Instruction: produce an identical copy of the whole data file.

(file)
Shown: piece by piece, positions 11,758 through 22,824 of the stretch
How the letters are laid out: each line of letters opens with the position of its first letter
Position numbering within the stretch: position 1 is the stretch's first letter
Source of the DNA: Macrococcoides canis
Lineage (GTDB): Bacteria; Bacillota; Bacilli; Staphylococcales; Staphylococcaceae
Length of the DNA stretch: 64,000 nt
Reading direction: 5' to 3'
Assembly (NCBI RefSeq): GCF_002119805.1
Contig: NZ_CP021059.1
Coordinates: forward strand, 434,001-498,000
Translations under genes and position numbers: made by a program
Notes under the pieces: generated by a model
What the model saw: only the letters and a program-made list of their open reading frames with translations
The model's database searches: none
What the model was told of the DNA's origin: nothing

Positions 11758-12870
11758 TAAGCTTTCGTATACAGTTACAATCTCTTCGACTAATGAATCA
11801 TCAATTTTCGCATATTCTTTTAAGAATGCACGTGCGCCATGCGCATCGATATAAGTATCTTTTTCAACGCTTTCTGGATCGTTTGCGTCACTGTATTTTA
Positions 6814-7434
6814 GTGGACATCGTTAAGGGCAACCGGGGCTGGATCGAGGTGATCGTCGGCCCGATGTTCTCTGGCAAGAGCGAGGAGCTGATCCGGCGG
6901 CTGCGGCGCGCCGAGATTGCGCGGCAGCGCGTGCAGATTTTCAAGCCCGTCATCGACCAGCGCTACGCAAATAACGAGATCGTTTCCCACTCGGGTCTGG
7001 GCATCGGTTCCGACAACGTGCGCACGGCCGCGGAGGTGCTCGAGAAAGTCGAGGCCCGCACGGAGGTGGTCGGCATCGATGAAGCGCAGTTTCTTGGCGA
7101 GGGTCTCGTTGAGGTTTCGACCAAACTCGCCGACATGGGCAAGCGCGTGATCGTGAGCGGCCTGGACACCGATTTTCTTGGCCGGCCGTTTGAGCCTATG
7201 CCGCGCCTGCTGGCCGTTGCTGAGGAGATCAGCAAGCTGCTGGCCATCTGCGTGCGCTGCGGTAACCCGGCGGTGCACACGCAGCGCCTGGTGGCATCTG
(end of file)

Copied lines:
Shown: piece by piece, positions 11,758 through 22,824 of the stretch
How the letters are laid out: each line of letters opens with the position of its first letter
Position numbering within the stretch: position 1 is the stretch's first letter
Source of the DNA: Macrococcoides canis
Lineage (GTDB): Bacteria; Bacillota; Bacilli; Staphylococcales; Staphylococcaceae
Length of the DNA stretch: 64,000 nt
Reading direction: 5' to 3'
Assembly (NCBI RefSeq): GCF_002119805.1
Contig: NZ_CP021059.1
Coordinates: forward strand, 434,001-498,000
Translations under genes and position numbers: made by a program
Notes under the pieces: generated by a model
What the model saw: only the letters and a program-made list of their open reading frames with translations
The model's database searches: none
What the model was told of the DNA's origin: nothing

Positions 11758-12870
11758 TAAGCTTTCGTATACAGTTACAATCTCTTCGACTAATGAATCA
11801 TCAATTTTCGCATATTCTTTTAAGAATGCACGTGCGCCATGCGCATCGATATAAGTATCTTTTTCAACGCTTTCTGGATCGTTTGCGTCACTGTATTTTA
Positions 6814-7434
6814 GTGGACATCGTTAAGGGCAACCGGGGCTGGATCGAGGTGATCGTCGGCCCGATGTTCTCTGGCAAGAGCGAGGAGCTGATCCGGCGG
6901 CTGCGGCGCGCCGAGATTGCGCGGCAGCGCGTGCAGATTTTCAAGCCCGTCATCGACCAGCGCTACGCAAATAACGAGATCGTTTCCCACTCGGGTCTGG
7001 GCATCGGTTCCGACAACGTGCGCACGGCCGCGGAGGTGCTCGAGAAAGTCGAGGCCCGCACGGAGGTGGTCGGCATCGATGAAGCGCAGTTTCTTGGCGA
7101 GGGTCTCGTTGAGGTTTCGACCAAACTCGCCGACATGGGCAAGCGCGTGATCGTGAGCGGCCTGGACACCGATTTTCTTGGCCGGCCGTTTGAGCCTATG
7201 CCGCGCCTGCTGGCCGTTGCTGAGGAGATCAGCAAGCTGCTGGCCATCTGCGTGCGCTGCGGTAACCCGGCGGTGCACACGCAGCGCCTGGTGGCATCTG